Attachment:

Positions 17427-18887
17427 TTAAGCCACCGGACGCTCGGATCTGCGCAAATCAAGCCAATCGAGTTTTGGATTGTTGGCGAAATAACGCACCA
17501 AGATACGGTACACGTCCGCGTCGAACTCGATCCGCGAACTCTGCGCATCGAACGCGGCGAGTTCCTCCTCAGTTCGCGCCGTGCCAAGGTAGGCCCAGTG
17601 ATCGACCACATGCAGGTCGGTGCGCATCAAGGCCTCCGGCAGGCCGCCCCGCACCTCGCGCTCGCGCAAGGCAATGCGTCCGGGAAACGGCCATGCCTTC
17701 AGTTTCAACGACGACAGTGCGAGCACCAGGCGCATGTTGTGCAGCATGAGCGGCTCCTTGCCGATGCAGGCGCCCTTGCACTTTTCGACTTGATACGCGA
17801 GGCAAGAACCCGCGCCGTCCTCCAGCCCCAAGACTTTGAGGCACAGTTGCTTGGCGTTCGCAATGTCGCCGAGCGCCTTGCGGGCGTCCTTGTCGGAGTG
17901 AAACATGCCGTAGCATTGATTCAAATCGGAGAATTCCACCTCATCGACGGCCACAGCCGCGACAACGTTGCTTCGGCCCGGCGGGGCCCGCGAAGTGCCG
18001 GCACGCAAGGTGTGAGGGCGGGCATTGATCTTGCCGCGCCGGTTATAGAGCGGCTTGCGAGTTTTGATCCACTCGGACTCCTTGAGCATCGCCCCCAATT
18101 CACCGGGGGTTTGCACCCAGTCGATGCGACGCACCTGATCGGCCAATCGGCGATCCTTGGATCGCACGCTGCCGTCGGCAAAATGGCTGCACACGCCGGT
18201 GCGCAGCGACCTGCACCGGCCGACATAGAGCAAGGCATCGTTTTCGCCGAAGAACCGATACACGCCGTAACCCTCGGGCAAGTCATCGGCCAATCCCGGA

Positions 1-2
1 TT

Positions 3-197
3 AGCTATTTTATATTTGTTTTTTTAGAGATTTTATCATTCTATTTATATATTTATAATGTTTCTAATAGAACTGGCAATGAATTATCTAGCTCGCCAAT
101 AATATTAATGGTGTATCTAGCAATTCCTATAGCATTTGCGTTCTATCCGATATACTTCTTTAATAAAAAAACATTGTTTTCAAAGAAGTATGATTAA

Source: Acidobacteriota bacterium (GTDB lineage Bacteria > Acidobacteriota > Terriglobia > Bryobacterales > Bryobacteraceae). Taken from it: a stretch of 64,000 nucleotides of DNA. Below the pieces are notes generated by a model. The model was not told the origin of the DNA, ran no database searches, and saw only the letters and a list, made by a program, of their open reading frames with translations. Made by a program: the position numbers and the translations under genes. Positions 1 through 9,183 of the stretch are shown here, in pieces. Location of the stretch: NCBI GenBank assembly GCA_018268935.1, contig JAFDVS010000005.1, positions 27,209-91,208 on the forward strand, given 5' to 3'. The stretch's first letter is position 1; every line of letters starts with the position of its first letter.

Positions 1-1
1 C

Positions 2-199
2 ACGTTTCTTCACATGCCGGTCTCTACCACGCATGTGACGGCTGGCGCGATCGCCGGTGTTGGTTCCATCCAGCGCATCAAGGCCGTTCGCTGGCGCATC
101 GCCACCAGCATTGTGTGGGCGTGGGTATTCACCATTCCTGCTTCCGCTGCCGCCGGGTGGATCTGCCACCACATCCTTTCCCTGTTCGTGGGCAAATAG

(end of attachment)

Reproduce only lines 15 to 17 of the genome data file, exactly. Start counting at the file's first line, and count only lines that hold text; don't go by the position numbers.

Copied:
101 AATATTAATGGTGTATCTAGCAATTCCTATAGCATTTGCGTTCTATCCGATATACTTCTTTAATAAAAAAACATTGTTTTCAAAGAAGTATGATTAA

Source: Acidobacteriota bacterium (GTDB lineage Bacteria > Acidobacteriota > Terriglobia > Bryobacterales > Bryobacteraceae). Taken from it: a stretch of 64,000 nucleotides of DNA. Below the pieces are notes generated by a model. The model was not told the origin of the DNA, ran no database searches, and saw only the letters and a list, made by a program, of their open reading frames with translations. Made by a program: the position numbers and the translations under genes. Positions 1 through 9,183 of the stretch are shown here, in pieces. Location of the stretch: NCBI GenBank assembly GCA_018268935.1, contig JAFDVS010000005.1, positions 27,209-91,208 on the forward strand, given 5' to 3'. The stretch's first letter is position 1; every line of letters starts with the position of its first letter.

Positions 1-1